14. Loerwyn

    Loerwyn Staff

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    But as I said, publishers are trying to offset that somewhat by using recycled paper. It's still not perfect, but I would argue that recycled paper used for a book printed within the country of sale is much more ecologically (and economically, due to improved working conditions) sound.

    Obviously if you go into the wider picture you add up more pollutants and so on, but the journey itself from paper to printed book form in your hand? Much, much less damaging than the production of an ereader.
     
  15. Window Bar

    Window Bar We Read for Light

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    The paper-vs-ebook debate rolls through this forum like waves on the beach. Mostly, the two presentations are simply different. It's not an either/or choice. The big choice is whether or not the ideas and artistic espression continue to fertilize our minds and hearts. Both of these media pass that test with flying colors.
     
  16. D-E-M-Emrys

    D-E-M-Emrys New Member

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    Being in the army, I have very little room in barracks for extra shelf space to hold all of my books, hence the kindle. I miss REAL books, but I can't afford to store them. It's a win-win/lose-lose, but I have to say that the kindle really is handy.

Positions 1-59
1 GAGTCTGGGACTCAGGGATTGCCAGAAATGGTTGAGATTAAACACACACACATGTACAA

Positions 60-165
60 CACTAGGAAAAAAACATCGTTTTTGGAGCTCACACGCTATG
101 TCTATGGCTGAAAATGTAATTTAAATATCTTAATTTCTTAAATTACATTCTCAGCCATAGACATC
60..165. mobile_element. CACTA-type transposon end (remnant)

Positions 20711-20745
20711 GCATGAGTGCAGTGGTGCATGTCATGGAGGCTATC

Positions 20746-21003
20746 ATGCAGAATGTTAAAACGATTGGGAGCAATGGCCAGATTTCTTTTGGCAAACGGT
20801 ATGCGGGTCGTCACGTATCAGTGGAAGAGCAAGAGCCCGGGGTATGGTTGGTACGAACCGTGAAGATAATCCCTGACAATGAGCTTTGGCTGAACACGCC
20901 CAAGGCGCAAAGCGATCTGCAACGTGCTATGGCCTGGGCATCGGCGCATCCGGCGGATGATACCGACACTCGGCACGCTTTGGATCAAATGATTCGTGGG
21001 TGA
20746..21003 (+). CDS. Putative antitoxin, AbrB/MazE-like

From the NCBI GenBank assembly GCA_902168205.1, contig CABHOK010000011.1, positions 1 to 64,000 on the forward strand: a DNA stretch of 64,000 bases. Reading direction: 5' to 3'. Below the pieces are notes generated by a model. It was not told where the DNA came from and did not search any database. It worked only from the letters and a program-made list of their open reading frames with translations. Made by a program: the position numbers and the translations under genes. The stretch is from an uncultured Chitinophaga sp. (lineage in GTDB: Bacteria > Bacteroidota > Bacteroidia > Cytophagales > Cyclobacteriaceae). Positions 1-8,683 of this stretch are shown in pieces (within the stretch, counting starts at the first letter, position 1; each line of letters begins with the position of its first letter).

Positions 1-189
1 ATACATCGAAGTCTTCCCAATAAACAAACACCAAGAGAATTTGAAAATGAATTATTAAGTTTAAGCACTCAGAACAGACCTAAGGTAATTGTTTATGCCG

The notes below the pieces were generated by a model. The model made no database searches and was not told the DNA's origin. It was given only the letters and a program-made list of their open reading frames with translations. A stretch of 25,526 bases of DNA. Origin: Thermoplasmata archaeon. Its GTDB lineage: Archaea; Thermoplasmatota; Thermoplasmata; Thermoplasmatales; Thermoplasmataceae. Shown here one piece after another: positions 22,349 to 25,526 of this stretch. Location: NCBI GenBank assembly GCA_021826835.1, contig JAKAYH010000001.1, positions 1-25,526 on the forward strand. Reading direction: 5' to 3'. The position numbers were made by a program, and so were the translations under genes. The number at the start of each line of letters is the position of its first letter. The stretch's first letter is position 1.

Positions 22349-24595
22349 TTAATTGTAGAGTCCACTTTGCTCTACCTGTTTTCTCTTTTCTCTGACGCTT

17. N. E. White

    N. E. White tmso Staff Member

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    I'm pretty happy with my Nook. Because I read in bed, I actually find it immensely easier. The lazy bastard that I am, I don't have to shift my arms to turn the page, just a little 'tap' and I'm onto the next page.

    Though not in the army, I lack space as well. It is amazing how many books I can carry around now! :)
     
  18. Loerwyn

    Loerwyn Staff

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    I find the Kindle a bit on the thin-side, so my hand tends to feel kinda uncomfortable when reading on it.
     
  19. Action Avenue

    Action Avenue Artist, Cartoonist & Dude

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    Well, my wife's preference is reading on her Nook. I am still old school and prefer reading an actual physical book. I guess my household supports both these sources of information and entertainment.
     
  20. ebusinesstutor

    ebusinesstutor Star Gawker

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    I love ereading but I still have many of my favourite series in paperback that I read.

    To me, they are both "books" and my enjoyment isn't diminished by reading on my Samsung Galaxy Note.

    I love that my ereader lets me download many ebooks for free and to take a whole library in a pocket when I travel.

    I still browse book stores, but most of my purchases are ebooks.